I personally am not comfortable crossing flooded roads unless I can absolutely see the road is intact and the water is very shallow. Flood water is deceptively powerful.
 

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I think it was sea water back feeding through storm drains.
Washing the bike now. It started just fine, rode to a car wash just fine, waiting for it to cool down before a bath ?
I wouldnt use the car wash high pressure hose I would use the garden hose that wont rip into the wiring


the pressure washer has too much power and can cause unwanted trouble
 

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Discussion Starter #12
I think it was sea water back feeding through storm drains.
Washing the bike now. It started just fine, rode to a car wash just fine, waiting for it to cool down before a bath ?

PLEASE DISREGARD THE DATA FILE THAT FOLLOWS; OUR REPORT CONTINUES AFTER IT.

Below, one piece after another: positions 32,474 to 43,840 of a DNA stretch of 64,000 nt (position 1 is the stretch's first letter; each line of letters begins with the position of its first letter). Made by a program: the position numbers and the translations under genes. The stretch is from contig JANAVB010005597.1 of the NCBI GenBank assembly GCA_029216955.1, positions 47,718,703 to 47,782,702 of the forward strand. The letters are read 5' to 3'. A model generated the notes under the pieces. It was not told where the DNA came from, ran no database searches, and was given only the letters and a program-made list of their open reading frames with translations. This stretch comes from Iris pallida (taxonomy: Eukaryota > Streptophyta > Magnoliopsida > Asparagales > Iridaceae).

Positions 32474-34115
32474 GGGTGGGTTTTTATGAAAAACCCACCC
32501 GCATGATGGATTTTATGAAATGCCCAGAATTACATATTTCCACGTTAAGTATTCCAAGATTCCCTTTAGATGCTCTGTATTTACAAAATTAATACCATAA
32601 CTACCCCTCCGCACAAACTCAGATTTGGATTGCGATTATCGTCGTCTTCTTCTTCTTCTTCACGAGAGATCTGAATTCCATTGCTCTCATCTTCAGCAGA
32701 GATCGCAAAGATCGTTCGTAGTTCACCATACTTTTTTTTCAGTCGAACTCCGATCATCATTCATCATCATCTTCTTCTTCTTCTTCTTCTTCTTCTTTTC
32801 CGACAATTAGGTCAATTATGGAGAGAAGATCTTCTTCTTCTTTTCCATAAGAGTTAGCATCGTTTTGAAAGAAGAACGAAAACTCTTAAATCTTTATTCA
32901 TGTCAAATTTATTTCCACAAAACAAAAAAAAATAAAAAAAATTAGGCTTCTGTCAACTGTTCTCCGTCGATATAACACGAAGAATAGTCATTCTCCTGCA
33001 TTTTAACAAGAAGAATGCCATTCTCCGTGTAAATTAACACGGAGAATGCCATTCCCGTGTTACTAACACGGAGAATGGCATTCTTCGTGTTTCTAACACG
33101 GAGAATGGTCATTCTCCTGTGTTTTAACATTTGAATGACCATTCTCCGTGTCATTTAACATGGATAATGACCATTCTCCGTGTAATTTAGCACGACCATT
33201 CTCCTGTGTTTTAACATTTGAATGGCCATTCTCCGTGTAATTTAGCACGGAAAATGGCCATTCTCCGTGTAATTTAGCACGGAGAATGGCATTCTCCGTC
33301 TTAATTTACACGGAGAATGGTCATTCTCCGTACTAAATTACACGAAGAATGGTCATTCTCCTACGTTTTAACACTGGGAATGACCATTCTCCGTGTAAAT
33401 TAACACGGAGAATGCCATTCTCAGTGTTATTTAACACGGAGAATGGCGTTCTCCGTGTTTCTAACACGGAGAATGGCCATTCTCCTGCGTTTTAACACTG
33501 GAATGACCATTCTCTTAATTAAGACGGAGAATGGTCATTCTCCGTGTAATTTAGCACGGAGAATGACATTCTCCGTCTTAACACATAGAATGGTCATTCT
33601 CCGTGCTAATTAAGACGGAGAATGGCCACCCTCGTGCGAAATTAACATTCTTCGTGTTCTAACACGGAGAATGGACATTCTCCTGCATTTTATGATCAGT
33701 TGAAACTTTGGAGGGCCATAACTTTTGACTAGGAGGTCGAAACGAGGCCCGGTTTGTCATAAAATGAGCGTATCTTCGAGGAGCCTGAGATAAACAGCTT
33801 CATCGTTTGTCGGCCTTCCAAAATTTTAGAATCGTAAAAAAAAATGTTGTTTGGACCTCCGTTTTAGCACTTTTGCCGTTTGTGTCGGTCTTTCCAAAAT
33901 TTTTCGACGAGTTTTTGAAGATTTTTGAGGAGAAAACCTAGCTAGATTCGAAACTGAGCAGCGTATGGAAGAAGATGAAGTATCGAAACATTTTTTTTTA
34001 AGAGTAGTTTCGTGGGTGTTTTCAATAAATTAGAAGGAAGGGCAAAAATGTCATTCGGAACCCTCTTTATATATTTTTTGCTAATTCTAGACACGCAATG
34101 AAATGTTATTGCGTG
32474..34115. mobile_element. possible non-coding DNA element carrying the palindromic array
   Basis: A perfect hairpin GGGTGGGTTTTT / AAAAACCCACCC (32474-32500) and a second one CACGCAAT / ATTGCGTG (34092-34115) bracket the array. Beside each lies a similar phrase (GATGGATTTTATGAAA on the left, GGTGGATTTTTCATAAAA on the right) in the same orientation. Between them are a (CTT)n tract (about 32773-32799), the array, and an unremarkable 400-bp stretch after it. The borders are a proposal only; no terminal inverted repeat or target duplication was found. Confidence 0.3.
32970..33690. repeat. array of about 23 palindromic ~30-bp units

I wouldnt use the car wash high pressure hose I would use the garden hose that wont rip into the wiring


the pressure washer has too much power and can cause unwanted trouble

I keep the nozzle away 2-3 feet. I’ve washed my bike this way many times, no problem.

I live in an apartment in a large building, and there is no access to water hoses outside. Have to use self service car washes. They are not ideal, but have to do with what is available.
 

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Discussion Starter #13
Man riding on flooded roads is really risky. You don't know how strong the current is at the deepest point or if the flooding has eaten part of the road. Recipe for disaster.
Agree, but sometimes there is no other choice, or alternative is even less favorable.
 

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On the c50, I did cross through 2-3" of water without a problem; ride nice and smooth with no abrupt actions.
Water is amazingly powerful.